Two boys, whose parents ply their trade by the mouth of a muddy river in Osaka, become close friends. The two families’ “businesses” are in fact dining and prostitution. When Nobou, the restauranteur’s son, loses his pocket money during the Tenjin Festival, Kiichi, the prostitute’s boy, invites him home, and he learns the truth. —IMDb
Kohei Oguri was born in Gunma prefecture, northern Japan, in 1945, and worked as a freelance assistant director to Kirio Urayama and Masahiro Shibata. He made his directing debut in 1981 with “Doro no Kawa”, which was voted number one in KINEMA JUNPO’s best ten list, as well as receiving the Blue Ribbon Prize and the Mainichi Competition for Best Director. The film was also nominated for the Moscow Film Festival Silver Prize and the American Academy Prize (Foreign Films Section).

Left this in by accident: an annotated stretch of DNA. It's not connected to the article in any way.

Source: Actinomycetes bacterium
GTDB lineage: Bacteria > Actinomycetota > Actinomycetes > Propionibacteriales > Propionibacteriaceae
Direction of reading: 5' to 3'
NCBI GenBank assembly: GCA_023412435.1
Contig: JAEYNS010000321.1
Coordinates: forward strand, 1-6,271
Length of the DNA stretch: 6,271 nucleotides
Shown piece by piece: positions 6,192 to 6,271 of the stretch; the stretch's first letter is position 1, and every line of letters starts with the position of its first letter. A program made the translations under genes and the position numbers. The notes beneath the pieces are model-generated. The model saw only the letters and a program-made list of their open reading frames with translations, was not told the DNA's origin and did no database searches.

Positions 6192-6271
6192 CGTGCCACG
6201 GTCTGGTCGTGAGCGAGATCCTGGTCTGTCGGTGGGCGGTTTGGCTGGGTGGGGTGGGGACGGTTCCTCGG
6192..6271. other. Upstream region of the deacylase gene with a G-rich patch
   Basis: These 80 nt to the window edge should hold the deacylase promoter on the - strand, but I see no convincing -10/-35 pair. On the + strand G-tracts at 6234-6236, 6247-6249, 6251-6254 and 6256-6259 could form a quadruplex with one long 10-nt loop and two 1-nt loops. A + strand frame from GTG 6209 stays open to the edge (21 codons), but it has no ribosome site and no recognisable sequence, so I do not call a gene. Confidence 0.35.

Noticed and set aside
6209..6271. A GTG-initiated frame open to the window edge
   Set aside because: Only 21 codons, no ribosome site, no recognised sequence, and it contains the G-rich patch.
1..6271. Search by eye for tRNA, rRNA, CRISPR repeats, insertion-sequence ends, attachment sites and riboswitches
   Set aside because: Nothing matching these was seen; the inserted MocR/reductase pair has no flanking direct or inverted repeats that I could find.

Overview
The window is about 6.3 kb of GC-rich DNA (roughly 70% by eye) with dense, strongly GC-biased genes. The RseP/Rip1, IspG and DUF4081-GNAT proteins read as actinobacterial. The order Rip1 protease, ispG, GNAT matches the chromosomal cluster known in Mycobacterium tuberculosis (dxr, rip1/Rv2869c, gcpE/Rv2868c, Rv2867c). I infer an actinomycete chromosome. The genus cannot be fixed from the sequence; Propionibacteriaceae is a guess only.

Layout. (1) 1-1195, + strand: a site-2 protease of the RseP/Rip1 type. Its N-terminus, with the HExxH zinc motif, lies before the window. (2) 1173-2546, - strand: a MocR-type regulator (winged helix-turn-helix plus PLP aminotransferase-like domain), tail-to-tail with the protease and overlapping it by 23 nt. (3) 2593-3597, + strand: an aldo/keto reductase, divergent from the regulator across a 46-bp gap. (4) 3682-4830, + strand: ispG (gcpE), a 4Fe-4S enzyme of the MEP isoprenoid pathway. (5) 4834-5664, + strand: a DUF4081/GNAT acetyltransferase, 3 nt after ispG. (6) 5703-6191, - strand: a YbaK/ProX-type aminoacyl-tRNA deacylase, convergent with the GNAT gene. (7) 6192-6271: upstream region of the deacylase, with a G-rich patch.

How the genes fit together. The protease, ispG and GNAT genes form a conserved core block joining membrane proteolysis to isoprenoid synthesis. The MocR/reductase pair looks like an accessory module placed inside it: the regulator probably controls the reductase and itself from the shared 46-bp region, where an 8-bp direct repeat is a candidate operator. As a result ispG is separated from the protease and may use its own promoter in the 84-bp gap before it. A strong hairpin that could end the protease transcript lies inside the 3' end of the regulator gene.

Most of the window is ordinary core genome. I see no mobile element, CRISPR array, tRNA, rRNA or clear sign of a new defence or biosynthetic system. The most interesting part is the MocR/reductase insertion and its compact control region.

In 1984 came “Kayako no Tame-ni” (For Kayako) written by Lee Hwe-Song, which won the George Sadule Prize, a first for a Japanese director. In 1990, “Shi no Toge” won both the Cannes Film Festival Grand Prize of the Jury and the FIPRESCI. All three of these films were set in the 1950s, and dealt with the themes of post war life and “the Japanese and I”.
In 1996 “Nemuru Otoko” became the first film to be both written and directed by Oguri, and it drew much attention from being produced and set in… read more
A quiet child witnesses the bittersweet rebuilding of a people, the remnants of a tragic national memory, and befriends desperate poverty; its mother itinerant prostitution.